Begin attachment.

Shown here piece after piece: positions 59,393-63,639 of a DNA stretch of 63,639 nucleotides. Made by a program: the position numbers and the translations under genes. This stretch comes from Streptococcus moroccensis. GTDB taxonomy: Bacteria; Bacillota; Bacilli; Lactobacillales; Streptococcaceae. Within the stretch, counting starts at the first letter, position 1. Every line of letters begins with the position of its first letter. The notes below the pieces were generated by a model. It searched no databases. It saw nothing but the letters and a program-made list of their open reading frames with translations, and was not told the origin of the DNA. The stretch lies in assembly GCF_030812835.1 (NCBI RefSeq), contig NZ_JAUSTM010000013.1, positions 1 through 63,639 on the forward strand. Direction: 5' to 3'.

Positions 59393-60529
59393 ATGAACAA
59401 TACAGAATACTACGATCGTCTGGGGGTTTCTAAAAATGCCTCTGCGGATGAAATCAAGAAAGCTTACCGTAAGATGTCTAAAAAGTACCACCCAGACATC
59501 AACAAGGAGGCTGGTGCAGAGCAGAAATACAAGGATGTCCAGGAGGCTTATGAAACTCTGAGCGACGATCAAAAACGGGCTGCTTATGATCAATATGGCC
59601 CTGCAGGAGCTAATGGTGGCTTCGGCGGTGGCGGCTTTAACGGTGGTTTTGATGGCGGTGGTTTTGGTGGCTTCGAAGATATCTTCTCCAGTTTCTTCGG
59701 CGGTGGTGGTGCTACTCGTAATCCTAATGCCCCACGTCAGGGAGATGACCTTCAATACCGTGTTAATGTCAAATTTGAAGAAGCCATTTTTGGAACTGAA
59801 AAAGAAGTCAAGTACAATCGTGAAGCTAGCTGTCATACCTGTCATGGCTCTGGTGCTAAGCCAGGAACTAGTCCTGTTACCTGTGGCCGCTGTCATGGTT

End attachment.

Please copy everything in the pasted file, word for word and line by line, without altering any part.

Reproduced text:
Shown here piece after piece: positions 59,393-63,639 of a DNA stretch of 63,639 nucleotides. Made by a program: the position numbers and the translations under genes. This stretch comes from Streptococcus moroccensis. GTDB taxonomy: Bacteria; Bacillota; Bacilli; Lactobacillales; Streptococcaceae. Within the stretch, counting starts at the first letter, position 1. Every line of letters begins with the position of its first letter. The notes below the pieces were generated by a model. It searched no databases. It saw nothing but the letters and a program-made list of their open reading frames with translations, and was not told the origin of the DNA. The stretch lies in assembly GCF_030812835.1 (NCBI RefSeq), contig NZ_JAUSTM010000013.1, positions 1 through 63,639 on the forward strand. Direction: 5' to 3'.

Positions 59393-60529
59393 ATGAACAA
59401 TACAGAATACTACGATCGTCTGGGGGTTTCTAAAAATGCCTCTGCGGATGAAATCAAGAAAGCTTACCGTAAGATGTCTAAAAAGTACCACCCAGACATC
59501 AACAAGGAGGCTGGTGCAGAGCAGAAATACAAGGATGTCCAGGAGGCTTATGAAACTCTGAGCGACGATCAAAAACGGGCTGCTTATGATCAATATGGCC
59601 CTGCAGGAGCTAATGGTGGCTTCGGCGGTGGCGGCTTTAACGGTGGTTTTGATGGCGGTGGTTTTGGTGGCTTCGAAGATATCTTCTCCAGTTTCTTCGG
59701 CGGTGGTGGTGCTACTCGTAATCCTAATGCCCCACGTCAGGGAGATGACCTTCAATACCGTGTTAATGTCAAATTTGAAGAAGCCATTTTTGGAACTGAA
59801 AAAGAAGTCAAGTACAATCGTGAAGCTAGCTGTCATACCTGTCATGGCTCTGGTGCTAAGCCAGGAACTAGTCCTGTTACCTGTGGCCGCTGTCATGGTT